Wednesday, 9 March 2011

ATTENTION! pls read...

Lately Ive been looking at my self with a critics eye which is soemthing i normally do when im working, butat the moment im looking not at individual peices but my work on the whole over say the last two years. i find itdifficult to judge my self because artistically so much has happend to me and my process in the last few years, tostart i made the jump from traditional to semi digital. i also started university which impacted upon my professionalpractice and also my ability to recognise more subliminal flaws within my work.

On the specifics of my concept art, ive found my self falling into the 'specialisation rut' too much of one thing (creatures) is no good for an aspiring artist in the field of concept design, it will narrow my options and ultimately render me useless like a plucked chicken with a tooth pick sword on the front line of a war. i also feel and know that im falling way too short of my desired style with is photorealism, like wayne barlowe or todd marshall.i know these guys didnt wake up one day creating god like art work, they spent years practicing traditionally both intechnique and subject matter. but i cant seem to dicipline my self to do this. perhaps i should e realistic, im notgoing to be able to stop my addiction for designing creatures but i can set my self small targets. once a week i cando a few sketches from photo reference or life, and i can also try doing concepts for things i dont normally approach.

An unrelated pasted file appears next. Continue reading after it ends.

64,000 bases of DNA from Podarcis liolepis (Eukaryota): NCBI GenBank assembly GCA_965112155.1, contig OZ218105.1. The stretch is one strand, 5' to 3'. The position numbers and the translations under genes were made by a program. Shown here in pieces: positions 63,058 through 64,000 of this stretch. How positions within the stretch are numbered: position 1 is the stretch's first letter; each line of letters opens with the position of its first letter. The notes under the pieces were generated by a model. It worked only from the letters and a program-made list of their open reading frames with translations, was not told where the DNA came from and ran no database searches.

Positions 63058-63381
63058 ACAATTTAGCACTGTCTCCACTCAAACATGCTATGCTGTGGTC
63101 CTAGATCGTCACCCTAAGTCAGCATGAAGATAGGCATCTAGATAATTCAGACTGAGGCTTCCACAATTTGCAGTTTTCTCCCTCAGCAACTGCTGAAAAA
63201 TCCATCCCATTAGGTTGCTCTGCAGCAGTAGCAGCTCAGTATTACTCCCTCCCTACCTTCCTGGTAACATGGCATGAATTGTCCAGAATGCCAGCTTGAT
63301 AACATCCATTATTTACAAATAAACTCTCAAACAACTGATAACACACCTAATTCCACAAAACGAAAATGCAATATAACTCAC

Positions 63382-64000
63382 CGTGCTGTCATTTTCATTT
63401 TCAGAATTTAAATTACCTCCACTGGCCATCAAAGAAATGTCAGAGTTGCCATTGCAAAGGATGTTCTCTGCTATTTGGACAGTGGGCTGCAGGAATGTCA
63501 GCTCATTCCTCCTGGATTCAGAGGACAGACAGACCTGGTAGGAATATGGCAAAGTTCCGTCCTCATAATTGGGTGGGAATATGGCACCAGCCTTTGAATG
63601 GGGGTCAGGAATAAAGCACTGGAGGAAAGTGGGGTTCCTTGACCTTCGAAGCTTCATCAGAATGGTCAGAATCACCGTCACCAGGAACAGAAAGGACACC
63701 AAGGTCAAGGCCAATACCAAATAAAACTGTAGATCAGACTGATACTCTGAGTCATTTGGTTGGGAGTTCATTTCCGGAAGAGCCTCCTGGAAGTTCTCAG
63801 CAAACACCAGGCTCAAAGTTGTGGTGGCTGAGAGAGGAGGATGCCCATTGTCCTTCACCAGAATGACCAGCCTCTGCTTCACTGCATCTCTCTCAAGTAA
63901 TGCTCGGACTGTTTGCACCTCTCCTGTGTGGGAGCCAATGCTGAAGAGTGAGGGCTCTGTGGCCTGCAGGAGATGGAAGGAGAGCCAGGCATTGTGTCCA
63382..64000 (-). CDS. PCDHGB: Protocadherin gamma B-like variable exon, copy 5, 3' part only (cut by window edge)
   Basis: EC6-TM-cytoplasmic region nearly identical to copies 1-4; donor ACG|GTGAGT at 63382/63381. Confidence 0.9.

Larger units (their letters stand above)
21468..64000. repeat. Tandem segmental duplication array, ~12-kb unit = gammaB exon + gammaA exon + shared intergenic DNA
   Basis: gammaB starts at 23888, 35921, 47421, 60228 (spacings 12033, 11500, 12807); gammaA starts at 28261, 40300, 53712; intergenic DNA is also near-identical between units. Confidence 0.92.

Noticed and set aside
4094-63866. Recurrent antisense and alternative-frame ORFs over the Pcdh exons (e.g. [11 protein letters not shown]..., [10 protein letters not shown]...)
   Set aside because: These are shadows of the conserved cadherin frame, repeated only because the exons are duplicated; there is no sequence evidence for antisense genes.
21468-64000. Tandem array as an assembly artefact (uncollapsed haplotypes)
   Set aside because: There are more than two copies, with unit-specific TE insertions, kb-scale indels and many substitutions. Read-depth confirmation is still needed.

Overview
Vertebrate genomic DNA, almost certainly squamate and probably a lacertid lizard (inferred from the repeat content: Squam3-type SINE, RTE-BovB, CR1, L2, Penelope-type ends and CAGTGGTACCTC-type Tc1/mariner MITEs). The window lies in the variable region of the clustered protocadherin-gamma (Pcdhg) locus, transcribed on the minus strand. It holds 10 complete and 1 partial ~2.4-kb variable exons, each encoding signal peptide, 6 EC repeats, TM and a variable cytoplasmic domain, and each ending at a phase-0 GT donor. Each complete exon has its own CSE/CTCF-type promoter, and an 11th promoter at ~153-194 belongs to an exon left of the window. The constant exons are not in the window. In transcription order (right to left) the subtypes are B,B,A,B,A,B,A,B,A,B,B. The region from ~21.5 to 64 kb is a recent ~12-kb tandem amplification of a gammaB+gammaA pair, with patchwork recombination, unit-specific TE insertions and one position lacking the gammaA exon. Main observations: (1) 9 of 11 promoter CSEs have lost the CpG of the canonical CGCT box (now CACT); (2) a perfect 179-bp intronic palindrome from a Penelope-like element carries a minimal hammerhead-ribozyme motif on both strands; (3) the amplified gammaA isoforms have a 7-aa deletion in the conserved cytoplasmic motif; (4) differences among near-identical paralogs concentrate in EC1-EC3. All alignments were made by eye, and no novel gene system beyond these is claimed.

I've been looking at Marko (he he same name almost) Djurdjevic lately. Anyone whos been on conceptart.org or likes theircomics will know this guy. hes an insanely good artist, talented in a wide variety of things but for me its his basic drawingskills that keeps me so intrigued. in a world where everything is becoming more advanced and techy by the second,this trend setter is still bashing out works of art with a mechanical pencil like hes not even breaking a sweat.i ask my self can i ever reach this standard? or is every one born with a certain amount of talent which ultimately defines their ability if not their capability? if this is the case then i cant see how ill ever reach industry standard,competition is high in any industry, but i feel with so many players on the field that the visual industry is thetoughest competition to win.

I recently recieved feedback for my work on the last semester and though overall it was very good feedback, i feel like imnot reaching my own personal standard in my head. it didnt help that my feedback was numbered grades without written commentsas i feel i can only improve with criticism, so i might contact my tutor and see why i didnt get a higher mark.

I'm pretty sure that concept art is more than just drawing what ever you see in your head. im positive theres an unwrittendoctrine to it, a theory that must be applied to distinguish a concept above others. when i look through my concept art booksi see patterns emerge that i wouldnt have considered by my self. i wonder, must i learn to be all this by the time im outlooking for a job in the industry or do these artists learn these valuable lessons as they progress from one job to another,like experience?